The Monday Morning Brushback is—much like the Backstreet Boys in 1997—back, alright.
I’m sure you all missed me terribly last week, but I promise I didn’t just go to the store for a pack of cigs and abandon you all. I had some certified Wife Guy stuff to do with family coming into town (that was the best bridal shower I’ve ever been to, on account of it being the only bridal shower I’ve ever been to; I guess that also makes it the worst I’ve been to by default?) before I tie the knot with Missy Mo Peña at the end of September. So, my apologies that I wasn’t able to write about a stinky week of Red Sox baseball for y’all.
The good news is that another stinky week of our beloved team soon followed!
Well, at least it could’ve been more stinky, right? The ending wasn’t even all that stinky! The week was shaping up to be a total disaster before the boys clutched up to win their first series of the year against a good Yankees team in the Bronx. That should inspire at least some confidence—your mileage may vary—but the fact of the matter remains: they’ve gone sub .500 over the last week due after dropping three out of four against another division rival. They lost a series against a very pedestrian Guardians squad. That ain’t gonna cut it.
Then, of course, there’s the elephant in the room from this week. We’ll touch upon that later.
It’s Monday Morning Brushback time, y’all.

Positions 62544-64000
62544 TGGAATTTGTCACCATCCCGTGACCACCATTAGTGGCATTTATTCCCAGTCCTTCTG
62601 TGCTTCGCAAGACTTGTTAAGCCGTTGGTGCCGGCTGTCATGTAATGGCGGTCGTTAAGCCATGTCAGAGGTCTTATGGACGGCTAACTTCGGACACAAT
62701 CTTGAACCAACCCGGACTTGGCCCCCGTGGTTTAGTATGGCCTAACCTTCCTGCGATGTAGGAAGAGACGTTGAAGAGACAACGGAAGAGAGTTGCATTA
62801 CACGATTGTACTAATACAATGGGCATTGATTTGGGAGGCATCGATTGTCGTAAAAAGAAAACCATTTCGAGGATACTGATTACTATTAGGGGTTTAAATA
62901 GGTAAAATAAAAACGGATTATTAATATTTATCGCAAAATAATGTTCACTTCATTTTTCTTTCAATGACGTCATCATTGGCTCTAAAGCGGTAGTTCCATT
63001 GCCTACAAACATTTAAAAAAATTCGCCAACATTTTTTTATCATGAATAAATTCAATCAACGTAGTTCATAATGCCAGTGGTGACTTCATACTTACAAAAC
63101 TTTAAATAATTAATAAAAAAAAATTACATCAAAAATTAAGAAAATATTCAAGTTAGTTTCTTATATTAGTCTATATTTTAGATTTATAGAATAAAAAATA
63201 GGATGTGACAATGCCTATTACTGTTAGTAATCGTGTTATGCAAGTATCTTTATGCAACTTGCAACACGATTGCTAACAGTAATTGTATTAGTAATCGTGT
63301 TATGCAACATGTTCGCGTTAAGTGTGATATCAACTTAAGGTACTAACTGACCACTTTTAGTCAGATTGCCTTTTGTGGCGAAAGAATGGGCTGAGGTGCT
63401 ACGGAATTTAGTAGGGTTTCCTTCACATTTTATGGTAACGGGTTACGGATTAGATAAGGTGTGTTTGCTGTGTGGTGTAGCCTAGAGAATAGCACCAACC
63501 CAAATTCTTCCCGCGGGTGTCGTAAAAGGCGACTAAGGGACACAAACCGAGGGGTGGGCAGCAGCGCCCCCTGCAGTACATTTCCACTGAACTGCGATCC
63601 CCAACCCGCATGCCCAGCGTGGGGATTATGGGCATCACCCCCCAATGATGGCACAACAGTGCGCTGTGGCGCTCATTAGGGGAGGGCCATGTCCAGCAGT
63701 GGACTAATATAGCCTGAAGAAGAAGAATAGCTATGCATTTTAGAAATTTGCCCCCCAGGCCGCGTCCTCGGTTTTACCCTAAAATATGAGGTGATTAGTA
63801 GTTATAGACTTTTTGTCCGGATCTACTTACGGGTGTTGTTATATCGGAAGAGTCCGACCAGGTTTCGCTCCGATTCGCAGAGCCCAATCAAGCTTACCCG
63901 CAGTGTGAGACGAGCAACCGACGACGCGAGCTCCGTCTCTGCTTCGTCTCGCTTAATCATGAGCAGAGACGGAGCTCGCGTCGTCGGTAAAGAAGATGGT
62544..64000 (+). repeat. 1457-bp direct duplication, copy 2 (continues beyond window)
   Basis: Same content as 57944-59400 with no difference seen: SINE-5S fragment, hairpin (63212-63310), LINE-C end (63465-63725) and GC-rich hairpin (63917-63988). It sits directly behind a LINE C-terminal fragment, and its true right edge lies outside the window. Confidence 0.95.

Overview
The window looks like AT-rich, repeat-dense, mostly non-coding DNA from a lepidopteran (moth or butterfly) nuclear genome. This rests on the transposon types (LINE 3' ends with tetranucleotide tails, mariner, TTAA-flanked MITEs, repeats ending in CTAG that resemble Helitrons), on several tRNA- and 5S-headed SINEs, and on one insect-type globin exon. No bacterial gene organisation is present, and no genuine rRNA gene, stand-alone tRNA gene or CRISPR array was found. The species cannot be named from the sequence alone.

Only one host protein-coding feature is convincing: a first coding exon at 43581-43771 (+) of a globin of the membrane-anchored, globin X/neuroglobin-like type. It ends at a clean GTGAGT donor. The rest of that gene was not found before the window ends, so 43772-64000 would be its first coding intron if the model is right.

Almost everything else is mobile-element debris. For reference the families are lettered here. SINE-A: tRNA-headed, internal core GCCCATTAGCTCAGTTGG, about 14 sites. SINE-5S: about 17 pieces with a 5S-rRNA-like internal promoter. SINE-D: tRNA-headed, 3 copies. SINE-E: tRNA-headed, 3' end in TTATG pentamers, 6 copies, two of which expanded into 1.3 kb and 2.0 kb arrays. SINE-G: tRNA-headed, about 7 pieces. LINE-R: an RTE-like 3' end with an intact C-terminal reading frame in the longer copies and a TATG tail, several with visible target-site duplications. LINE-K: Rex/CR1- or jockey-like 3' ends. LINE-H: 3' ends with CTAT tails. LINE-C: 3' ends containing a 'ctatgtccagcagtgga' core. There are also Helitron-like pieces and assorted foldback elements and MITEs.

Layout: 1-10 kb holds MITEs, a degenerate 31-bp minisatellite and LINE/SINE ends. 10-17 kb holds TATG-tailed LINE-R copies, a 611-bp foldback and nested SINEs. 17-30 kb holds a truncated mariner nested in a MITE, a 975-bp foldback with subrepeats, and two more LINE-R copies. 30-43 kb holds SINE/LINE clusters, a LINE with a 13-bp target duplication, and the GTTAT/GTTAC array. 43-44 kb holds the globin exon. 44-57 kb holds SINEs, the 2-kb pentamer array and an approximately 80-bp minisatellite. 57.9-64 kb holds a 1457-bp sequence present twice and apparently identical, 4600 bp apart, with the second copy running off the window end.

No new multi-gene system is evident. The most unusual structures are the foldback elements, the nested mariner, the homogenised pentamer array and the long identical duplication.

Sale La Vie
Chris Sale can’t seem to catch a break when it comes to health.
It feels like the lefty’s consistently been on the mend since the start of 2019, dealing with Tommy John surgery, a busted finger, a broken wrist, and rib issues all in that time frame.
It pains me to say it, but Sale is like Mr. Bill from Saturday Night Live. You could see how defeated he looked when talking to the media following the latest developments with his shoulder—and that was before it was announced on Friday that he would be transferred to the 60-day injury list, keeping him out of the mix until at least early August.
A few scattered thoughts on the latest setback for Sale:
- This should go without being said, but I can’t really hold his poor record of health against him. It just sucks that his body won’t allow him to do what he does best for consistent stretches. I thought maybe we were out of the woods after his latest hot streak—he was good for a 2.42 ERA and 30 strikeouts over 26 frames prior to the start he had against Cincy where he left early. Hell, I didn’t even assume the worst with this latest shoulder trouble. Call me naïve, that’s fair. But here we are: towards the end of the big contract extension he signed back in 2019, with only 22 regular season starts to his name since the beginning of 2020. Flashes of brilliance have been shown in those appearances, but his health just can’t seem to hold up. That’s no one’s fault, really. Injuries happen...they just so happen to pop up more for number 41. It’s easy to say that the extension should not have been offered with the benefit of hindsight, but no one can read the future. I’m happy Sale got a bag at the end of the day. It’s unfortunate that his past few seasons haven’t panned out like we had all hoped, though.